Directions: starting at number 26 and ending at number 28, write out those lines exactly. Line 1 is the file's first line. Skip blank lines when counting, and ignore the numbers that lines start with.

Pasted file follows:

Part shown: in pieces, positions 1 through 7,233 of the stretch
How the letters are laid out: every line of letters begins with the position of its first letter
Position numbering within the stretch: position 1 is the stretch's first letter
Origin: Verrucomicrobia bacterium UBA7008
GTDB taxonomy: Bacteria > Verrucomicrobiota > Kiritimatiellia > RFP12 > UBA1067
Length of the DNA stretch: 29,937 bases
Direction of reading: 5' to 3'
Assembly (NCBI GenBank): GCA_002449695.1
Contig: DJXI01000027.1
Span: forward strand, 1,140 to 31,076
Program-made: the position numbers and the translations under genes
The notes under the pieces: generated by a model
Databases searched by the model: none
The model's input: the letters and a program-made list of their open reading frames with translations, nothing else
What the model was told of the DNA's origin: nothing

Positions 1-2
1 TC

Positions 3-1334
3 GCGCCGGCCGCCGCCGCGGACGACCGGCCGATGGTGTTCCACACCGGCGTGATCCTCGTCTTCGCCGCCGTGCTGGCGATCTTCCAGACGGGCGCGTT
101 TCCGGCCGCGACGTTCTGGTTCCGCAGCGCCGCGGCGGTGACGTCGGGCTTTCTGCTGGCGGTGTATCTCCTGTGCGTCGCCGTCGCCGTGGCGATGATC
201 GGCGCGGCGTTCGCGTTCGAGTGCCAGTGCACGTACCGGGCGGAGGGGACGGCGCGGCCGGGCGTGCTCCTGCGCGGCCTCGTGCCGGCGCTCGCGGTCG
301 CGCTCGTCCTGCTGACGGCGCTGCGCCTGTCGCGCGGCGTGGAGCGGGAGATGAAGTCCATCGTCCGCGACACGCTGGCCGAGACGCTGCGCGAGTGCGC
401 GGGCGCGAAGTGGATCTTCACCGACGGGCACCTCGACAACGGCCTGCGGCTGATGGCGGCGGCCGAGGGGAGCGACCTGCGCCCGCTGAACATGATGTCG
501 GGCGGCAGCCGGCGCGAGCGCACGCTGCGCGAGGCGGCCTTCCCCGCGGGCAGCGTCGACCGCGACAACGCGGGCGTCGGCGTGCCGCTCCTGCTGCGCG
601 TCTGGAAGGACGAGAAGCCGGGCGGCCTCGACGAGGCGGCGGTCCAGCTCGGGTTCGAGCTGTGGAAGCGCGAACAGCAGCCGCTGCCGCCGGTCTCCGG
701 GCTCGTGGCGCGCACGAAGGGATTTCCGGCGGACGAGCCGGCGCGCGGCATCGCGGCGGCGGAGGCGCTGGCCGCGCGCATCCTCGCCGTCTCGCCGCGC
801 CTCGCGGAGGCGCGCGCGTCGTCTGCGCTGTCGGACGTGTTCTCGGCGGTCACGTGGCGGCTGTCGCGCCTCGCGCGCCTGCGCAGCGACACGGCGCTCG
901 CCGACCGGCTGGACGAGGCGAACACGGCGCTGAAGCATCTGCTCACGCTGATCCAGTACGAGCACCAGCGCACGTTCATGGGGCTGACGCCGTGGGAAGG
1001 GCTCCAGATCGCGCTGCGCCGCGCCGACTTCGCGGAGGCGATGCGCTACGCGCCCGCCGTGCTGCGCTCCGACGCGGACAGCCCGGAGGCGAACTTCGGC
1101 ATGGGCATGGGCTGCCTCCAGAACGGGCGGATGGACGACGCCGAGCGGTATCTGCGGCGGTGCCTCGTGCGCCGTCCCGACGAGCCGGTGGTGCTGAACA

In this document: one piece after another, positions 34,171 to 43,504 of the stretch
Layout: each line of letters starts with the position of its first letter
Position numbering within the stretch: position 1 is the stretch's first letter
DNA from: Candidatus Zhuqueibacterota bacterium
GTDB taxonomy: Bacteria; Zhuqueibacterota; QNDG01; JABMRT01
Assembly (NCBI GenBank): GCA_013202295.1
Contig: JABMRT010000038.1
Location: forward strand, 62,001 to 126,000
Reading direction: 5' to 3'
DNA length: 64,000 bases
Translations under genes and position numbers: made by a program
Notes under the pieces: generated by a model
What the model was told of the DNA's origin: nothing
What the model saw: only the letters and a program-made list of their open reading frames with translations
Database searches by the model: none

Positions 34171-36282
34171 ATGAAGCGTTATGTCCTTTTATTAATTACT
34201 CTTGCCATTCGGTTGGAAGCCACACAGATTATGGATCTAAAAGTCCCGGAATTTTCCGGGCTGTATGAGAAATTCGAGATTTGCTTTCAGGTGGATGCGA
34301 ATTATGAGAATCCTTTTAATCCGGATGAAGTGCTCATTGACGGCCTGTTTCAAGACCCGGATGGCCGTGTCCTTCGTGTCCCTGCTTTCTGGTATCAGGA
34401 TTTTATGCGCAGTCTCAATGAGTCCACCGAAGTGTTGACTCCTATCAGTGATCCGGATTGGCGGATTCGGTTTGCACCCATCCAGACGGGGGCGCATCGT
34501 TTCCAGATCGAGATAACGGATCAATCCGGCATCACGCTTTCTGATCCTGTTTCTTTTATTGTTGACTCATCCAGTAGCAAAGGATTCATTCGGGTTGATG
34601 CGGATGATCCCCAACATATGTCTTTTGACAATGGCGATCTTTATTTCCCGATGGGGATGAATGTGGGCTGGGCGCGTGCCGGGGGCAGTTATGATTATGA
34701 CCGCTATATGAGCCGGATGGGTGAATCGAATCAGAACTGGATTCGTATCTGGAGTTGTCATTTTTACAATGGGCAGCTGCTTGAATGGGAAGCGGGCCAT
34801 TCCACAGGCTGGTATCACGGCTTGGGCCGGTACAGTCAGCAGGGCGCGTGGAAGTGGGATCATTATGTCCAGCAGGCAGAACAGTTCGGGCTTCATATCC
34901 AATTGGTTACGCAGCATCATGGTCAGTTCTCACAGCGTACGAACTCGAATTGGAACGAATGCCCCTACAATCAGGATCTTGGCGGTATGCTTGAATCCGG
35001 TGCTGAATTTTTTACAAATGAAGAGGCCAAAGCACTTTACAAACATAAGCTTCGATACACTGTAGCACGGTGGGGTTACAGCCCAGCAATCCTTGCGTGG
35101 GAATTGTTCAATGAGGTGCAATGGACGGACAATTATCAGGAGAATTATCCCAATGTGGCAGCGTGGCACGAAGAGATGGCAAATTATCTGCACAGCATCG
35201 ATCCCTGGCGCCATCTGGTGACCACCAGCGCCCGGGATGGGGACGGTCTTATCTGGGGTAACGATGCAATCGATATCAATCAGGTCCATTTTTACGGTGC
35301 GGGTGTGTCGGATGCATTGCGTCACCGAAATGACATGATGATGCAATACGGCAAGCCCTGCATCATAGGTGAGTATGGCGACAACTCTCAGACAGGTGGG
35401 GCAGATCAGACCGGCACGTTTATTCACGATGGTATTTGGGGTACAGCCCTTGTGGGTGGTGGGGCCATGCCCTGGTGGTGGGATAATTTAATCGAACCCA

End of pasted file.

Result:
701 GCTCGTGGCGCGCACGAAGGGATTTCCGGCGGACGAGCCGGCGCGCGGCATCGCGGCGGCGGAGGCGCTGGCCGCGCGCATCCTCGCCGTCTCGCCGCGC
801 CTCGCGGAGGCGCGCGCGTCGTCTGCGCTGTCGGACGTGTTCTCGGCGGTCACGTGGCGGCTGTCGCGCCTCGCGCGCCTGCGCAGCGACACGGCGCTCG
901 CCGACCGGCTGGACGAGGCGAACACGGCGCTGAAGCATCTGCTCACGCTGATCCAGTACGAGCACCAGCGCACGTTCATGGGGCTGACGCCGTGGGAAGG